A postal timeline is a useful way to show this as a display, alongside Darwin’s life time line. It makes a pleasant change from studying Florence Nightingale!

Seasick for five years … which Darwin stamp shows best his Voyage of the Beagle?

October 5, 2009
HMS Beagle's world changing voyage shown on a Mongolian stamp

HMS Beagle's world changing voyage shown on a Mongolian stamp

Which of the beautiful postage stamp scans in our Darwin stamp book best shows his voyage? For me, amongst the many beautiful pictures of the HMS Beagle, this dramatic and storm tossed tiny boat (known as a coffin brig to its sailors for its sinking ability in high seas) conveys what life on board must have been like, rounding Cape Horn. Darwin was not a great sailor despite the many clever devices he created for catching and surveying marine life. His Beagle diaries document many days of seasickness in his tiny cabin. Hopefully Sandie Robb, co-author of this stamp book and her RZSS team didn’t expereince such rough seas working on linking the Falkland schools with ones in Scotland (see blogroll weblinks).

 What teaching tips could you take from a dramatic black and white illustration like this?
Looking at the other Beagle stamps scanned and published in our stamp book, which would you choose to use on a front cover of Darwin’s amazing book Voyage of the Beagle? Many stamps are based on illustrations by the expedition’s wildlife and ship artists at the time, so could be used to make  a timeline, illustrated map  or narrative (story book) of the journey.
You could find out more about the HMS Beagle (see the Darwin 200 website) and other ships of the time of sail, many of whose crew and ships served through the age of Trafalgar and wars with Napoleon. How are they different from ships of today? What was life like onboard a sailing or navy ship then compared to the navy ships or wildlife cruise liners of today?
What happened to the HMS Beagle? Some people believe her remains are buried in mud on the Essex Marshes and want to excavate her, introducing the exciting topic of archaeology. There are plans to rebuild the HMS Beagle as a replica and Sarah Darwin, his descendant is retracing his journey on a sailing ship at the moment with an atmospheric tour of her  ship on http://news.bbc.co.uk/1/hi/sci/tech/8232395.stm .  We’ll include more on the weblinks with these in future blogs.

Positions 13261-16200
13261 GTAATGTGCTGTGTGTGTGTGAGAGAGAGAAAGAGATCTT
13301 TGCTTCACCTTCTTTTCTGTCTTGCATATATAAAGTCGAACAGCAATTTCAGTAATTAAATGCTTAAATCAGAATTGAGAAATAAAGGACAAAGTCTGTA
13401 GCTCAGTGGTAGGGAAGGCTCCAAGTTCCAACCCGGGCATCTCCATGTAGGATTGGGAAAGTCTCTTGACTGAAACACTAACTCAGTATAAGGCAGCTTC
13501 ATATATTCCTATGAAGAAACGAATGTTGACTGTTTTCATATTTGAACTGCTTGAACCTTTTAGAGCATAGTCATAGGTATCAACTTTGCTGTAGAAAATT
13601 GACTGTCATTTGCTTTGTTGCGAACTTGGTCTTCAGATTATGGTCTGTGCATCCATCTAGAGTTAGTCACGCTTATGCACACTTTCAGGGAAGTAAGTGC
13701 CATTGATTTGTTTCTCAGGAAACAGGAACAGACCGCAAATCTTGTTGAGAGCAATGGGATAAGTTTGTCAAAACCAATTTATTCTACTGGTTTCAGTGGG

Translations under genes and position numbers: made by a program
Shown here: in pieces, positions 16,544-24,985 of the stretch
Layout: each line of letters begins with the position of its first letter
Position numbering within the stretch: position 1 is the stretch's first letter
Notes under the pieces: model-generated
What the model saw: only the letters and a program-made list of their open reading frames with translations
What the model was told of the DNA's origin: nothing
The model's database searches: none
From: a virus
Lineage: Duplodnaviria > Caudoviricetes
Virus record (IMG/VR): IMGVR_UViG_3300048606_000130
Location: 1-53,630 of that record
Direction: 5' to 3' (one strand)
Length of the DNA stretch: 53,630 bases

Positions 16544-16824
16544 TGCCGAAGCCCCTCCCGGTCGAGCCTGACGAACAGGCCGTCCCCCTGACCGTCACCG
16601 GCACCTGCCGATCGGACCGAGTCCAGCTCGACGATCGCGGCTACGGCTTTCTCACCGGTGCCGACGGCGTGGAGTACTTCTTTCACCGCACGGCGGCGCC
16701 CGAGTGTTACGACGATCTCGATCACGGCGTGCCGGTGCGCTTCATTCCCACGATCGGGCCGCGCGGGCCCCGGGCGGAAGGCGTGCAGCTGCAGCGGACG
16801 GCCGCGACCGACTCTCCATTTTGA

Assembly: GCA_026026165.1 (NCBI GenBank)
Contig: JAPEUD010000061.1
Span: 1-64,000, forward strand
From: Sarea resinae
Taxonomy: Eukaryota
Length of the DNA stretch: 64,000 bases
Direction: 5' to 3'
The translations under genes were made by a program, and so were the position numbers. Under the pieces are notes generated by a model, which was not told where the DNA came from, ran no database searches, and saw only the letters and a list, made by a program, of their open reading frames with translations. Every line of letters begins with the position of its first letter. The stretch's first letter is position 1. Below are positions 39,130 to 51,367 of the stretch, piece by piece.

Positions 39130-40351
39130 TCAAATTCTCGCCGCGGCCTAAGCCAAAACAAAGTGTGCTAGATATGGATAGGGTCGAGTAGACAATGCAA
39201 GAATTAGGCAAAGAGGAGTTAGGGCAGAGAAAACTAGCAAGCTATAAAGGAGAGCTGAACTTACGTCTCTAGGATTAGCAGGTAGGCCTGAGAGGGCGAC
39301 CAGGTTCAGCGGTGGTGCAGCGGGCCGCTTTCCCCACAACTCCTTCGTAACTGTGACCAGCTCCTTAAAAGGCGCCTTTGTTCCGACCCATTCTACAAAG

Teaching tips – the ‘evolution of everyday things’ – CDT, Design, Science and History illustrated through stamps
 
Using postage stamps you can show the ‘evolution of everyday things’  for example from mail coaches and horses to steam trains and cars and lorries for carrying post and passengers or from sail to steam power. A smallsection of our stamp book covers postal history, itself a form of the ‘evolution of everyday things’. Darwin’s life and what is shown of this in postage stamps covers a period of great change, invention and evolution (through competition or improved design). This fits again into a display or timeline as part of doing the Victorians and Science and technology in the various National Curriculums. 
Would Charles Darwin have used a blog in his day? Maybe his letters home would have been replaced by blogs, websites and Twitter tweets, like his http://twitter.com/Beagle_Sarah 

 

Designing stamps as a class activity is another topic we will look at in this blog and also the modern painters and artists that we have worked with during Darwin 200 at Newquay Zoo.